“Education, education, education,” said Tony Blair in 2001 as he set out the key tenets of New Labour in the UK after almost two decades in opposition. Yet, in power, he failed to do very much to improve educational standards across the board in the UK.
Much has been written about why Britain voted for Brexit 18 months ago, with more and more statistical evidence pointing to a likely correlation between levels of education and voting patterns in that referendum. Brexit, and the election of Donald Trump, may be signs of what happens when a democracy fails to sufficiently educate its citizens in political awareness.
So why is education core to the radical centre and its success in the coming generation? And how can we make nsure that citizens support the efforts of the radical centre?
The answer is obvious, and twofold.
First, the radical centre is at heart deeply democratic. It eschews demagogues, autocrats, and those who abuse democracy. It has a fundamental belief that most citizens are smart, balanced and sensible – and that a democratic vote will generally lead to a good government.
Yet this premise assumes that enough citizens with the vote are sufficiently aware of socio-political matters, sufficiently informed to develop their own independent views, and that they can tell the difference between a balanced, reasonable argument and populist hyperbole, scaremongering or prejudice. In short, democracy, as understood by the radical centre, requires a level of socio-political education and awareness.
Secondly, the radical centre is not in the business of the left or right wing demagogues, and ‘populists’ who shout slogans they think enough of the public might like to hear and that could get them elected. The radical centre does not provide simplistic answers to complex problems like national identity, immigration, globalisation, security. Its responses are balanced, intelligent, sensible and radical in thought and action. Not just headlines for the media.
As such, again, the radical centre relies on a broad level of education among the citizens to appreciate its arguments.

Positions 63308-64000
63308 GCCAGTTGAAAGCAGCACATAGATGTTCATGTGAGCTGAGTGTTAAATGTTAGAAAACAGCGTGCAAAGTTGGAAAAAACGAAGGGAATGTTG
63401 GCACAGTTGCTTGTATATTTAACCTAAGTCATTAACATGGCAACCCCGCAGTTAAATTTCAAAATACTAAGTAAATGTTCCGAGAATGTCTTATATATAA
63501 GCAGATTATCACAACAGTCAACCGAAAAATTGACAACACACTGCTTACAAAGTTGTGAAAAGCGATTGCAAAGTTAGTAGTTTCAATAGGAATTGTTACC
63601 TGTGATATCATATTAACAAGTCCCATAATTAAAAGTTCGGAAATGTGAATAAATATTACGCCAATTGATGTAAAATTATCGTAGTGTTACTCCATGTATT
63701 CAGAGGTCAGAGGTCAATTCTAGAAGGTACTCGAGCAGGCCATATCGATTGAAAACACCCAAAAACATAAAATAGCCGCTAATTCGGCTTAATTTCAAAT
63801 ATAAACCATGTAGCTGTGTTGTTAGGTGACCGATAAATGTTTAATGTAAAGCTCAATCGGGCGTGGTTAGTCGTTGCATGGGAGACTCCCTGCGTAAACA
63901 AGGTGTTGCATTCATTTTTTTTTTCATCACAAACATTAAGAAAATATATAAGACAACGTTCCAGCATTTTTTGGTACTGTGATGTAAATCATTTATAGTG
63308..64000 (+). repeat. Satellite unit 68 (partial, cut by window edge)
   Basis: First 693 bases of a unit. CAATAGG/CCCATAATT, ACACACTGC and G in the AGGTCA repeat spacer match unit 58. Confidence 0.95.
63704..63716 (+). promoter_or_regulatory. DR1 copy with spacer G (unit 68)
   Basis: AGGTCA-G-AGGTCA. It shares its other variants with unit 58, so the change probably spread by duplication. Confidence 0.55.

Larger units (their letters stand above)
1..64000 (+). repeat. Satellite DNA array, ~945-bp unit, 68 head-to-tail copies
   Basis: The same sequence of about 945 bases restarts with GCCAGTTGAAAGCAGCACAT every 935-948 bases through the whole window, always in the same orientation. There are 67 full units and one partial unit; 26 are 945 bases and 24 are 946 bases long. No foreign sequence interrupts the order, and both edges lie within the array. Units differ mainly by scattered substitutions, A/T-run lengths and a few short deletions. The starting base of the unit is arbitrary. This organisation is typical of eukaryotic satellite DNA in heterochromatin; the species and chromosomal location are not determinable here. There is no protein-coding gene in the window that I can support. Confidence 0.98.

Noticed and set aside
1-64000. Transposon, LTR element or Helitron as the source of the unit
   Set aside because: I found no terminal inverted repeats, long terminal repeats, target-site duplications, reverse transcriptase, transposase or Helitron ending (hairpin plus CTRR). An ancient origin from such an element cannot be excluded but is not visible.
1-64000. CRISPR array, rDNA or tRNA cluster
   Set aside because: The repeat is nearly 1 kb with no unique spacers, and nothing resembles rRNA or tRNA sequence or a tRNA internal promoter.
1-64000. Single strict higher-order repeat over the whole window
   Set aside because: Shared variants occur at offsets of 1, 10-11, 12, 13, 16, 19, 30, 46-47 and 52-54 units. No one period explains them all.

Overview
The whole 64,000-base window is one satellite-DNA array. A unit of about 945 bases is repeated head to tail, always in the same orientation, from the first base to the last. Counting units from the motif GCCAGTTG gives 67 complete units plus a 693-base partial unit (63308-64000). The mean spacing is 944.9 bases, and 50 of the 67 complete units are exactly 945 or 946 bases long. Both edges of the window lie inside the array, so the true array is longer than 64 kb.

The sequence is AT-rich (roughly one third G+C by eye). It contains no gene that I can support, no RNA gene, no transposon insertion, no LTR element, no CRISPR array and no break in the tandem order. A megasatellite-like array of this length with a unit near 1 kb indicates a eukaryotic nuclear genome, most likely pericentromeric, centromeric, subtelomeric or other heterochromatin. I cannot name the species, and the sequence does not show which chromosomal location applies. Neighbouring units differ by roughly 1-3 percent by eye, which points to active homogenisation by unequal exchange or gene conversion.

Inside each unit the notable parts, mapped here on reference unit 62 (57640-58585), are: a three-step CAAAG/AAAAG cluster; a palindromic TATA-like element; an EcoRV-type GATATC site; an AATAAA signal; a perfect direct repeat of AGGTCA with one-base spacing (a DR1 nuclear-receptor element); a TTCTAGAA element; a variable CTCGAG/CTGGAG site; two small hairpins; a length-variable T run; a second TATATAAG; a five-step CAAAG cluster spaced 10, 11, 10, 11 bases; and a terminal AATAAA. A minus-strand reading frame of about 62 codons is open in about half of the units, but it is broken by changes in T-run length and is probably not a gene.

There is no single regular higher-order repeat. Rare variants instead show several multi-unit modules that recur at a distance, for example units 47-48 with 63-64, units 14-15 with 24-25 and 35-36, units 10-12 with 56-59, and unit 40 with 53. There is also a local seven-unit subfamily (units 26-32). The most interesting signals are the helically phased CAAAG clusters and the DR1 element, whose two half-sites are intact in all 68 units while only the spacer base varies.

In much of Northern and Western Europe, democracy is understood to be fragile and valuable. Memories of the Second World War, not to mention the odd revolution, run deep. It is understood that democracy requires the support of the state in the form of a good general level of education for the citizenry, not just in academic subjects, but in understanding the rights and obligations of citizens – and that one of those obligations is to be informed, to a degree, about the socio-political issues facing the country.
It isn’t enough in those countries that a small elite is highly educated, because that is not a guarantor of democracy or of a good, balanced democratic debate. It is not surprise that the centre often does well in countries like Germany, Netherlands and Denmark, with their high levels of education and parliamentary system supporting coalition government.
Which brings us back to a key issue for the radical centre in the UK, where I live. It is self-evident that there is a problem in a country where seven per cent of the population receive a truly world-class education, equipping them not only to lead their own country but also internationally, and where those seven per cent make up about half of the senior judiciary, one third of all members of parliament and almost half of the ruling party – while the educational chances of the remaining 93 per cent of the population depend on the fortune of their location, whether there are good schools locally, perhaps selective schools.
I have heard calls for private and public schools in the UK, serving those seven cent, to be somehow curtailed, even abolished. Of course this misses the point. These schools, providing a world-class education to the seven per cent of the population whose parents can afford it, are successful service providers.
They are excellent businesses, receiving £15,000 per pupil per year and upwards and providing, as a return on investment, an unparalleled education, networks and contacts. What any future British government must focus on, if it wants to strengthen democracy and give the ailing centre ground a fresh chance, is the standard of education for the remaining 93 per cent.
Standards of education for ‘the masses’ should not be a lottery of postcode location or happenchance. Nor is it sufficient to teach them basic academic subjects. If we want to turn the general citizen into an active, educated, aware contributor to democracy, we must not shy away from educating in political discussion, dialogue, debate, the rights and obligations of the citizens.
There is a reason why the Netherlands, Germany, Denmark, Sweden and others seem more developed, and more centred, in their political consciousness. The answer lies perhaps in the approach of the seven per cent towards the 93 per cent.